So far we have only considered what Burke wrote in the first part of his essay. There are five parts in total, the second and third of which are a more extensive look at the sublime and the beautiful respectively, in particular the traits in external stimuli which produce these effects in us. The fourth part tries to explain the mechanics of how these effects are produced within us. A major weakness of this part of the essay is that it is written as if the internal way in which we experience the sublime and beautiful in feelings of love, fear, and awe can be explained as an automatic physical response to such stimuli. The fifth and final part looks at how ideas of the beautiful and the sublime can be generated by words rather than images.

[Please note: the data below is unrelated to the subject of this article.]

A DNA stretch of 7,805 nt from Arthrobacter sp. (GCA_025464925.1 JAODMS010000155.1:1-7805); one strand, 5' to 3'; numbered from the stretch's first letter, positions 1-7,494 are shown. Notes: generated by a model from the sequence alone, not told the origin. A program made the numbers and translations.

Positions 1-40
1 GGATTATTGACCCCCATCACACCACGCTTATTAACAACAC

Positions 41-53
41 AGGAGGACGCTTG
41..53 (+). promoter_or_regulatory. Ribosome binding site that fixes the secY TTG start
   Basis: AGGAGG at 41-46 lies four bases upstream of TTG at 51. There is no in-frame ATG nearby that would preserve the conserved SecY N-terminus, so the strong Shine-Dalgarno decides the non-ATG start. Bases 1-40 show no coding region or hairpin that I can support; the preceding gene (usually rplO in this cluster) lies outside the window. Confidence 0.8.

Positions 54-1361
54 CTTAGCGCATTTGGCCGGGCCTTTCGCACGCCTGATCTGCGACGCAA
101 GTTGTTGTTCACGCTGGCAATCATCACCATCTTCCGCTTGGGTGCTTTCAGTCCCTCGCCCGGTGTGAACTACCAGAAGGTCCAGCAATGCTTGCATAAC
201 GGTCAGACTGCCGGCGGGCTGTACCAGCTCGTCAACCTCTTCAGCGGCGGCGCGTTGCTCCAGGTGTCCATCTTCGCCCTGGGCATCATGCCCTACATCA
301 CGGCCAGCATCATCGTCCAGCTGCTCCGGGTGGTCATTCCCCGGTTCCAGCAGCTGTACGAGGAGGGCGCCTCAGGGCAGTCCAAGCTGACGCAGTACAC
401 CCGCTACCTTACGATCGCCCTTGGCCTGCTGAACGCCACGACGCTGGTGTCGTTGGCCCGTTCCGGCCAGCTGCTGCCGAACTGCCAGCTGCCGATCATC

In the second part we are given a more extensive look at the sublime, at the effects it produces in us, and its causes. The chief of these effects, Burke says, is astonishment and he defines astonishment as “that state of the soul, in which all its motions are suspended, with some degree of horror.” This definition might strike many of us as being odd. We are used to thinking of astonishment as a sudden arrest of our mental activities but not necessarily because of fear. A synonym for astonish is “startle” however and this still carries the overtones of fear Burke utilizes in his definition. He points out that in many languages the same word is used to mean both “fear” and “wonder” indicating the close relationship between these two senses or feelings.